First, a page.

Polymer Optical Fibre Sensor for Measuring Breathing Rate of Lying Person


Share / Export Citation / Email / Print / Text size:

International Journal on Smart Sensing and Intelligent Systems

Professor Subhas Chandra Mukhopadhyay

Exeley Inc. (New York)

Subject: Computational Science & Engineering, Engineering, Electrical & Electronic


eISSN: 1178-5608



VOLUME 7 , ISSUE 5 (December 2014) > List of articles

Special issue ICST 2014

Polymer Optical Fibre Sensor for Measuring Breathing Rate of Lying Person

Nabeel Ahmed / Patricia Scully / John Vaughan / Christine Brown Wilson / Krikor Ozanyan

Keywords : POF sensor; physiological sensor; noncontact; respiration rate; grooving; unobtrusive; passive; vital signs

Citation Information : International Journal on Smart Sensing and Intelligent Systems. Volume 7, Issue 5, Pages 1-6, DOI: https://doi.org/10.21307/ijssis-2019-104

License : (CC BY-NC-ND 4.0)

Published Online: 15-February-2020



A physiological sensor enabling measurement of one of the vital signs (breathing rate) of a person without direct contact with the person is presented. Compared to current vital signs measuring devices we present a much simpler and less time consuming method of measuring vital signs with the potential for applications in hospitals and homes. A practical prototype sensor, based on polymer optical fibre (POF) sensor instrumentation was fabricated using Toray specific grade fibre exhibiting an increase in 30 % bending losses from the standard (FX 1000) commercial fibre. A 640 nm light-emitting diode was used to illuminate the fibre, with its sensitivity to bending increased by cutting transversal grooves along the fibre and then by applying plastic rods along the fibre to increase bending loss. Although both methods increased the bending loss of the fibre, grooving reduced POF durability and integrity, whereas use of the plastic rods enhanced bending losses without damaging the fibre. Signals from respiration as well as postural movements of a person lying on the POF sensor allow measurements to be taken in an unobtrusive manner. Bending losses attenuating light transmission through the fibre were related to displacement of POF during respiration (expansion and contraction of the chest cavity displace the surface in contact with the upper torso – in this case the meandering arrangement of the fibre sensor located on a TREDAIRE substrate). Bending losses were converted to voltage signals and captured by National Instruments hardware together with LabVIEW software. The sensor was found to be competent in evaluating respiration with a resolution of 100 µV and a sensitivity of 2.3 % change in light transmission for each breathing cycle of the person under study.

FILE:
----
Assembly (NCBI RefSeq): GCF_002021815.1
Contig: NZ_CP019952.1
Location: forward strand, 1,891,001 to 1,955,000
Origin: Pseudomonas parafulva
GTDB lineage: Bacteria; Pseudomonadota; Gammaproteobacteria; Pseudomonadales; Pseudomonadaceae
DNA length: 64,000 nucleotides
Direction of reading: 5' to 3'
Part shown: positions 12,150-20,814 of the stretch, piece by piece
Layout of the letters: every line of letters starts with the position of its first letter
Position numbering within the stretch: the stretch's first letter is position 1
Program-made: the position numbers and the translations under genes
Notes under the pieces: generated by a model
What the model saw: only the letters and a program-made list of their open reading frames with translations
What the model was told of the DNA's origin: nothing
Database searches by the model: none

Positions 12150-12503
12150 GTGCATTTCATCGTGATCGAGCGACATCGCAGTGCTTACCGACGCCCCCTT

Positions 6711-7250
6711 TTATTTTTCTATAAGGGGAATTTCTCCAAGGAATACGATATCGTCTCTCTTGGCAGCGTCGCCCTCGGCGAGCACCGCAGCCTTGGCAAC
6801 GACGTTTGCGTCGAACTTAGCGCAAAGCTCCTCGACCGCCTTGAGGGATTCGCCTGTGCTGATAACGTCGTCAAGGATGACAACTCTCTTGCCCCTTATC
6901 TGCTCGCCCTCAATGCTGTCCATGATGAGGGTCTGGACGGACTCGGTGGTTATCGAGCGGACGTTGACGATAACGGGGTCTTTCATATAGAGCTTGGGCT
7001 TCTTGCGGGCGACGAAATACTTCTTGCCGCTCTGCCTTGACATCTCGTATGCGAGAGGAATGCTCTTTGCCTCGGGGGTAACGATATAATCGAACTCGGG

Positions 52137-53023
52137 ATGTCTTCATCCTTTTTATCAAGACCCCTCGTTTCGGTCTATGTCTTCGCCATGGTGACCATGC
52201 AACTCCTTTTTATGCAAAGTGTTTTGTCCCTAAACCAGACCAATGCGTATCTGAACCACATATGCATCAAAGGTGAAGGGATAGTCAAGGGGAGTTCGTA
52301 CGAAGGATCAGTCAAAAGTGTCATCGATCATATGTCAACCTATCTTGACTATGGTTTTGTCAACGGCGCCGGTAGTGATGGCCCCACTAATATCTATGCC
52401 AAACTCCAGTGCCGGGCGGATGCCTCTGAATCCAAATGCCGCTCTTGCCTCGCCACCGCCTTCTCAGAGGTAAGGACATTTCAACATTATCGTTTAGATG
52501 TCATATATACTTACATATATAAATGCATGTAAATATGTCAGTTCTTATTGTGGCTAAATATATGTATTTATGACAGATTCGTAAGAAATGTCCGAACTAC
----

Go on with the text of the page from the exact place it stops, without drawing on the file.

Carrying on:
Content not available PDF Share



[1] World Health Organisation, “Towards age-friendly primary health care,” Active ageing, France, 2004

[2] T. Tamura, “Home geriatric physiological measurements,” Physiol. Meas., vol. 33, pp. 47-65, 2012 

[3] D. Waltisburg, B. Arnrich and G.Troster, “Sleep quality monitoring with the smart bed,” Pervasive Health, pp.211-227, 2014

[4] A.Narechania, I. Garić, I. Sen-Gupta, M. Macken, E. Gerard and S. Schuele, “Assessment of a quasi-piezoelectric mattress monitor as a detection system for generalized convulsions,” Elsevier, Vol. 28, pp. 172176, 2013

[5] M. Wong, E. Pickwell-MacPherson and T. Zhang, “Contactless and continuous monitoring of heart rate based on photoplethysmography on a mattress,” Physiol. Meas., vol. 31, pp. 1065–1074, 2010

[6] H. Aoki, Y. Takemura, K. Mimura, H. Aoki and M. Nakajima, “A noncontact and non-restricting respiration monitoring method for a sleeping person with a fiber-grating optical sensor,” Sleep Biol. Rhythms, pp. 249– 250, 2003

[7] H. Yoo, J. Yoo and L. Yan “Wireless fabric patch sensors for wearable healthcare,” Proc. IEEE Annu. Int. Conf. Eng., Med. Biol. Soc., Pp. 5254– 5257, 2010